GRI Current Events Blog
The nonprofit EcoHealth Alliance recently published the results of a multiyear study in the journal Nature on how pandemics originate and spread. The team observed that most of the deadly emerging infectious diseases originate with viruses in wild mammals, known as zoonotic viruses. This includes HIV, Ebola, and SARS. They studied which species carried the most zoonotic viruses, and what proportion of that population was likely to be infected.
The researchers found that bats carry a “significantly higher proportion of zoonotic viruses” than other mammals. On average, each species of bat harbored 17.2 viruses which could infect people, followed by primates at 9.7 and rodents at 9.6.
One goal of this research was to try and predict what the next deadly pandemic might be, and where it might break out. So far, 53 viruses from bats have infected people with diseases including Ebola, SARS, and MERS. With 1,200 species of bats around the world, there are thousands of more viruses that have yet to be discovered. Researchers identified the places where mammals, including bats, carry viruses and are increasingly encountering people, particularly: bats in the Amazon in Brazil, in part due to the logging business, and West Africa, where an increased agriculture results in contact with rodents. Rodents are also a concern in the Southwest U.S., and primates in Southeast Asia and Central Africa. The researchers have said that part of the problem is increased deforestation and development, as well as ‘bush meat hunting’, all of which increase the chances people will encounter the viruses.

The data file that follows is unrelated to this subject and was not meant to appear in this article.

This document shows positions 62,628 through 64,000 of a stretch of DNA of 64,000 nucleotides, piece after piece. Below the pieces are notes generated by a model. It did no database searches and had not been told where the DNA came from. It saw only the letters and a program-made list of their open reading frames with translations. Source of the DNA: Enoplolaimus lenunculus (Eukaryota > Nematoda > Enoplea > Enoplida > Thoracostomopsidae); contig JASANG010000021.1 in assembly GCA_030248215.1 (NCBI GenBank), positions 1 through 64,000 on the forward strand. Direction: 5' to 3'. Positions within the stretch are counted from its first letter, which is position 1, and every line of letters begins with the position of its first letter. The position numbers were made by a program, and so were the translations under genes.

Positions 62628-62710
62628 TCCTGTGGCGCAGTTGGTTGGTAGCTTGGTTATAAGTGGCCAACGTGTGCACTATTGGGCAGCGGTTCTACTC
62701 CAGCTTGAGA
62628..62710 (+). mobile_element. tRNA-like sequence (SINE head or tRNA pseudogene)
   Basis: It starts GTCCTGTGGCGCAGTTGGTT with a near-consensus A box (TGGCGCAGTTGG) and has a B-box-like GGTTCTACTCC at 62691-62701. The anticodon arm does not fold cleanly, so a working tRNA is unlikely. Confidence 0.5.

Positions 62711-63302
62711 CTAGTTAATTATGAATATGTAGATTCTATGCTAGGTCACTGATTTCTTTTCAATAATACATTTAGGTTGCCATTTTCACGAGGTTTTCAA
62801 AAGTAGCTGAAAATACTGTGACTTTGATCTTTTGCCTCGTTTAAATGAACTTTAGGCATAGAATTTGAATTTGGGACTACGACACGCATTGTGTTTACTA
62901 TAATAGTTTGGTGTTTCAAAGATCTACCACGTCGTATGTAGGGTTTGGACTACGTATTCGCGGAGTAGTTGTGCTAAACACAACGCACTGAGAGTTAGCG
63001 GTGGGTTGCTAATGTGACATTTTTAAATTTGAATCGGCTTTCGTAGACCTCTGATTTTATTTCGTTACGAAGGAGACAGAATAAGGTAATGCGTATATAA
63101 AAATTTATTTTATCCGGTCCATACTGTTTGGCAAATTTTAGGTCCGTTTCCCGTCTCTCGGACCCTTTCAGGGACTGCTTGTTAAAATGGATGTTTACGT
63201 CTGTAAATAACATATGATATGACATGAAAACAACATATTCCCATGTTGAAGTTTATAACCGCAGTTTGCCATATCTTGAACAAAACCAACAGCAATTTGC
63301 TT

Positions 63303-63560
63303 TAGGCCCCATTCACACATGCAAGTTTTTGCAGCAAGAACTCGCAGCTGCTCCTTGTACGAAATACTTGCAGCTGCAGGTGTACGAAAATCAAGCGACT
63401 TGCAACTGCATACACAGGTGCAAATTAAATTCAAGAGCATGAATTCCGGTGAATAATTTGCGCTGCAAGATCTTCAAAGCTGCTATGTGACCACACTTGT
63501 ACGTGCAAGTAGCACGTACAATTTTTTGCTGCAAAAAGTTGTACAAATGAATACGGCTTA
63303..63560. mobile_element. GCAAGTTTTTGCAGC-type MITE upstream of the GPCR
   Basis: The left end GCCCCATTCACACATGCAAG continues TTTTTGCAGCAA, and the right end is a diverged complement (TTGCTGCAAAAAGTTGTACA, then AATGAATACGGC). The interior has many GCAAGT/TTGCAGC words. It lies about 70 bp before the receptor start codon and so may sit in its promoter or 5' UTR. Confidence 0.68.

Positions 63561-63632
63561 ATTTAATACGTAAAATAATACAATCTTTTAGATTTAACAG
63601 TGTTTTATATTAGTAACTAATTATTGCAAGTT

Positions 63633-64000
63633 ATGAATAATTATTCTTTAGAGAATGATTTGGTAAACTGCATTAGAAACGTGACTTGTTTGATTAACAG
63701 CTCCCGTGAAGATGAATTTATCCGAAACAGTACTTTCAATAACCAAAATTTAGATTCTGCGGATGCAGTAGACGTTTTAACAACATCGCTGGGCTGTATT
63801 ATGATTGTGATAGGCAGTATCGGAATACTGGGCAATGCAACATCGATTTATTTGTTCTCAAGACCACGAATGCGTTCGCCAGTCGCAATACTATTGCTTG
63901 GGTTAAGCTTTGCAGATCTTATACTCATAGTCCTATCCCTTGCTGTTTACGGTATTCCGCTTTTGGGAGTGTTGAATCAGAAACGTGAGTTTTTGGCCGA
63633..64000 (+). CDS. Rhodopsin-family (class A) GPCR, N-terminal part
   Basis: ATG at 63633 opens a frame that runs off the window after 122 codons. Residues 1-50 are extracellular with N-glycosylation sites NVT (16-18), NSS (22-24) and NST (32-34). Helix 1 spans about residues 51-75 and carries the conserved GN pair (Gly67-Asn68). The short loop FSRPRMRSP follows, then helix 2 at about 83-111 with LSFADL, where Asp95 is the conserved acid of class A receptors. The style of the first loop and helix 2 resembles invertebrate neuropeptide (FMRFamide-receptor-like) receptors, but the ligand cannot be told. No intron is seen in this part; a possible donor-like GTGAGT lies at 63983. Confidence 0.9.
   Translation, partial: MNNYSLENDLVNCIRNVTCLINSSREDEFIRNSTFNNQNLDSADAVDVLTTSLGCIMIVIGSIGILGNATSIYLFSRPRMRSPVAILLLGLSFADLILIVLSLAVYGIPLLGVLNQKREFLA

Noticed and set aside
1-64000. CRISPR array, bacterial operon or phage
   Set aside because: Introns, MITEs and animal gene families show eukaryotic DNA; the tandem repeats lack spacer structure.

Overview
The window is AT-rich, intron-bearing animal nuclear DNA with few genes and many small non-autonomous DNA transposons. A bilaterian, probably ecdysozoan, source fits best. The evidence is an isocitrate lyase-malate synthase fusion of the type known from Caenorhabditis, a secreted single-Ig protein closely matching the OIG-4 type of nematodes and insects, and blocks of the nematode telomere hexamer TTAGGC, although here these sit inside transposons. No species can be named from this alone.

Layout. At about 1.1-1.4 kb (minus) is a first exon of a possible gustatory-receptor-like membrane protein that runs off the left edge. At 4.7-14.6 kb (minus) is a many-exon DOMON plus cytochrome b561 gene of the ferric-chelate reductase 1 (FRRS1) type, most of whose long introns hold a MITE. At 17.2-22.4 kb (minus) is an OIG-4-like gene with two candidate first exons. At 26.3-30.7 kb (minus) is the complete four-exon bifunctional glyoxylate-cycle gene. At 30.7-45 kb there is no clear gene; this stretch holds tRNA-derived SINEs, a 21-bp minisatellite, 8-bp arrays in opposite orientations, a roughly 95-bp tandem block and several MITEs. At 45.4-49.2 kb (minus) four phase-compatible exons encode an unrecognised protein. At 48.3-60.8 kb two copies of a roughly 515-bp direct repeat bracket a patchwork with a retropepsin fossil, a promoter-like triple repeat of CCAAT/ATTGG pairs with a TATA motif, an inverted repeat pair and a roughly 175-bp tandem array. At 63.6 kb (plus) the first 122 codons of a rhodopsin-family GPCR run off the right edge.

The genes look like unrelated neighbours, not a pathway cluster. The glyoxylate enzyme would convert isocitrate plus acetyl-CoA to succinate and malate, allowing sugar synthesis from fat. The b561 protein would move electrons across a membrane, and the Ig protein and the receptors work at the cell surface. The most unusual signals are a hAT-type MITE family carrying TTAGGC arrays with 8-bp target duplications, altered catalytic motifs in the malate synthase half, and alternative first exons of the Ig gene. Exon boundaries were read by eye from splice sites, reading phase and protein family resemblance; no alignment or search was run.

No one is fully sure why bats carry so many viruses, but some theories argue that the cause might be that they live in large groups and are migratory animals, both of which may have effects on their immune system and how many diseases they encounter. Bats are also closely related to humans, so they may transmit diseases to humans easier than other species. The spread of pandemics among humans has been accelerating, for similar reasons: growing populations and urbanization, new environments, climate change, increased global travel, and civil conflict, among others. In 2016, pandemics cost more than $60 billion a year around the world but receive a fraction of the funding from major powers that other destabilizing security issues do. The U.S. budget has not yet been finalized, but it proposes major cuts to the NIH, which funds global health research and training, and may have a significant effect on world health and decrease global resistance to the spread of pandemics.
Sources and Further Reading:
Predicting the Next Pandemic – The Wall Street Journal
Health Experts Call for $4.5 Billion Annually to Fight Pandemics – The Wall Street Journal
Proposed NIH Budget Cuts Threaten Global Health Programs – Global Resilience Institute
Global Resilience Institute Funds Inaugural University-Wide Resilience Research Projects At Northeastern
Jun. 16, 2017